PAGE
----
In the city’s early decades, however, it was referred to in newsprint and diaries as Goat Hill. Back then, the County Fair Grounds were situated at the brink of the hill, in the area where today Lexington Avenue diverges from South Main Street. In the early 20th century, there was a Goat Hill Gun Club hosting a turkey shoot every year; and in the 1960s there was still a Goat Hill Garden Club.

The hill extends as a ridge to east and west, providing a number of steep streets: most notably the Hedges Street hill, that was known in 1907 as the ‘Mecca for coasters,” (sleds), when thousands of kids and parents showed up on icy nights to race downhill.

So how high IS Goat Hill?

When President Barack Obama came to make a speech in Mansfield in 2012, the Secret Service cordoned off a vacant house on Goat Hill—just off South Main Street at the end of Burnese Avenue—because an upper story window afforded a clear shot at the front of the Reeds Building, on the Square, where the podium was set.

This view looking down the South Main Street hill was taken in 1932 when the cemetery streetcar tracks still ran up the pavement. The picture was printed in the Rotogravure section of the Mansfield News to show off the city’s new skyscrapers.
The Mansfield News, February 8, 1908. The story also includes reports of large sledding crowds on Diamond Street, South Adams Street, Hedges Street, and West Third Street.
A 1938 photo taken from somewhere up on the Hedges School hill, scanned from a Vic Day negative. It is so rare to find a picture that really captures this quality of ‘City on a Hill.’

Sturges Hill

The most famous of Mansfield’s hills in the 1930s was Sturges Avenue Hill. The drop between Cline and Glessner Avenues was the site in 1937 of the first Soap Box Derby held in Mansfield.

The drop, 1,000 feet long and paved in bricks, provided enough gravity to propel Derby cars up to 35 MPH.

Studied carefully on a topographical map of the city, the Sturges hill is actually a separate angle of the Goat Hill/South Hill rise of Mansfield.

On July 29, 1937, more than 16,000 spectators lined Sturges Avenue to watch 110 cars race down the hill in three lanes.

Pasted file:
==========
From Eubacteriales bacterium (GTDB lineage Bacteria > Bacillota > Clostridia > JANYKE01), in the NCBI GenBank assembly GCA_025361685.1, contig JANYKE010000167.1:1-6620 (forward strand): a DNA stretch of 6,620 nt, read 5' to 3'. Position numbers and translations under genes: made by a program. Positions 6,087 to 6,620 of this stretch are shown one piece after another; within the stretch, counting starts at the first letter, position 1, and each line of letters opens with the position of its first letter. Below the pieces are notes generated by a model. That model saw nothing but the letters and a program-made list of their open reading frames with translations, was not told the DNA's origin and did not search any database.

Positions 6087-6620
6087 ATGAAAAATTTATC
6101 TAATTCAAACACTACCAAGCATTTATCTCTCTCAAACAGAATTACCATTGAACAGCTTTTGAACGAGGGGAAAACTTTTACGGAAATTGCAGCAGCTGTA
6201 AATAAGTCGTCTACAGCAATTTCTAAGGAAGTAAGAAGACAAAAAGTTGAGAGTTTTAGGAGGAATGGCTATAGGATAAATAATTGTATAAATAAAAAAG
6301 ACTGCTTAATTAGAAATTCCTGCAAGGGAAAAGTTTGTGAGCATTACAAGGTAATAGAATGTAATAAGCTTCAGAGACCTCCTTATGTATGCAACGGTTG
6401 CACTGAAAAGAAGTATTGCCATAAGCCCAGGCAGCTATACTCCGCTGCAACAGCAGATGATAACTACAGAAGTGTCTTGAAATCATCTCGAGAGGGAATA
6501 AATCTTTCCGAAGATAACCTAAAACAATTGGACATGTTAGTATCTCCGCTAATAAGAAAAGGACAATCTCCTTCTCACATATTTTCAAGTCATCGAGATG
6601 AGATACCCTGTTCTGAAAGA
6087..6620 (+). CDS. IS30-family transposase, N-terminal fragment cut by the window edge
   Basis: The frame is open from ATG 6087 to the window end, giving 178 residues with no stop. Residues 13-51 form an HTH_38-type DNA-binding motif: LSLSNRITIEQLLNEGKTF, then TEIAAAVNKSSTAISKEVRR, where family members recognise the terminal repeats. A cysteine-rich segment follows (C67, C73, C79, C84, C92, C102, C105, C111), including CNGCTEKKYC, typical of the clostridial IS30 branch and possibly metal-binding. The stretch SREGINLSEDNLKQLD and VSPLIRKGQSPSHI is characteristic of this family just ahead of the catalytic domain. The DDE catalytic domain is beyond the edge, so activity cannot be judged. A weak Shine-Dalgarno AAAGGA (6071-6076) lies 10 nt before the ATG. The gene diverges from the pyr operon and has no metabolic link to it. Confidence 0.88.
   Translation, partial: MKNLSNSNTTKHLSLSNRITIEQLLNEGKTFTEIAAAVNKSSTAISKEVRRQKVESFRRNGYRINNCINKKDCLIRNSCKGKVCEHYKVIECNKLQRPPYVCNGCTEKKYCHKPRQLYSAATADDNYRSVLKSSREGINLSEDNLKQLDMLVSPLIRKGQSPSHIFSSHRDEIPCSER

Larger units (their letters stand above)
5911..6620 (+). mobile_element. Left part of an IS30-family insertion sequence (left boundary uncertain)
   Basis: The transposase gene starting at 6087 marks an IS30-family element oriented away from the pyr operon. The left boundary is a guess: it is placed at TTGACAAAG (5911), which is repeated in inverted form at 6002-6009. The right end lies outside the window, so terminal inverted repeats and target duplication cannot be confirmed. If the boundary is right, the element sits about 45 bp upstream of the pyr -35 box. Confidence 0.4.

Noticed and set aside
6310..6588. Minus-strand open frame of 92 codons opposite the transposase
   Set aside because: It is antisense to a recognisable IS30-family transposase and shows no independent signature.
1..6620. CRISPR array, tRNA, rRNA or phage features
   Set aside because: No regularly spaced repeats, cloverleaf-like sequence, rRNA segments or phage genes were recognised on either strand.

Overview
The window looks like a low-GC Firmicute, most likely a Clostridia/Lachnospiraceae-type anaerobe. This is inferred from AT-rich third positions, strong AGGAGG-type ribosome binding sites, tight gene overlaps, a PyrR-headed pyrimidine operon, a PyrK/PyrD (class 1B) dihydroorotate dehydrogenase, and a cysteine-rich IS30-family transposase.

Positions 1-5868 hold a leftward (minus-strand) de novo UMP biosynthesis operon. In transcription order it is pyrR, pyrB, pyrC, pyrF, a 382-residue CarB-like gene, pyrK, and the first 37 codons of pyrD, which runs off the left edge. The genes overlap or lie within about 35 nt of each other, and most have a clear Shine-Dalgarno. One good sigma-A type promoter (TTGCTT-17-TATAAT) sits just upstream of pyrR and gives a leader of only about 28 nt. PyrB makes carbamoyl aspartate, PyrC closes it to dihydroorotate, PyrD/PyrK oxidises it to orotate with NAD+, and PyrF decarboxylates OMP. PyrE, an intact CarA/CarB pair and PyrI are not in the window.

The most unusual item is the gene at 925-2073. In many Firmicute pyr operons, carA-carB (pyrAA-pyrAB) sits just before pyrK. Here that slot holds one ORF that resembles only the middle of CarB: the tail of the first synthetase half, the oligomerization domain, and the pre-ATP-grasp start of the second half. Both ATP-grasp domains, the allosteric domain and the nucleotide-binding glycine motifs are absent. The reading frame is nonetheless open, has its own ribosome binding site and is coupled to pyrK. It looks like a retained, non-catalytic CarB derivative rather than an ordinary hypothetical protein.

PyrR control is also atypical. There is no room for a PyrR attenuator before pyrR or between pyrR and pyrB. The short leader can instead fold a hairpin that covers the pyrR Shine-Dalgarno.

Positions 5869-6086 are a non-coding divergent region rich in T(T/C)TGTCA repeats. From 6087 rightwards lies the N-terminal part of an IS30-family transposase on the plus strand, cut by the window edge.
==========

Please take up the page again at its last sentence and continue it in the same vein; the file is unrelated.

This snapshot of Mansfield General Hospital taken in 1918 clearly shows the high ground upon which it stands: the hill rising in the background has the steep Sturges Avenue hill where the Soap Box Derby was originally held.
This photo of the city in 1911 was taken from the Courthouse tower. Looking southwest, the wave of terrain is apparent which separates two hills of Mansfield: to the left South Hill (Goat Hill) which includes the Sturges Avenue racing hill, and to the right the Marion Avenue/Clover Hill heights.

3 Clover Hill

The major hill located west of Central Park rises from the southern curbs of Park Avenue West about a half-mile west of the Square. Referred to as Marion Avenue Hill in the 1920s, it was known in the 1800s as Clover Hill–named for the home and estate of early city benefactor Roeliff Brinkerhoff, at the corner of Bartley Avenue.

The steepest inclination of this hill is found at Sherman Avenue, where cars used to pile up on icy days. Before the city covered the land with houses and streets, this countryside hilltop was an apple orchard.

Clover Hill was the name given to the home of Gen. Roeliff Brinkerhoff, and also to the four acre estate surrounding it, as well as the entire hilltop it sat upon. The twelve-room mansion, built in 1869, was demolished in 1954 to make way for the then new YMCA, which has recently itself been demolished.
The steep side of the Marion Avenue/Clover Hill elevation is most apparent from the streets which go up the hill from Park Avenue West, like this one at Douglas Avenue. Photographed around 1910.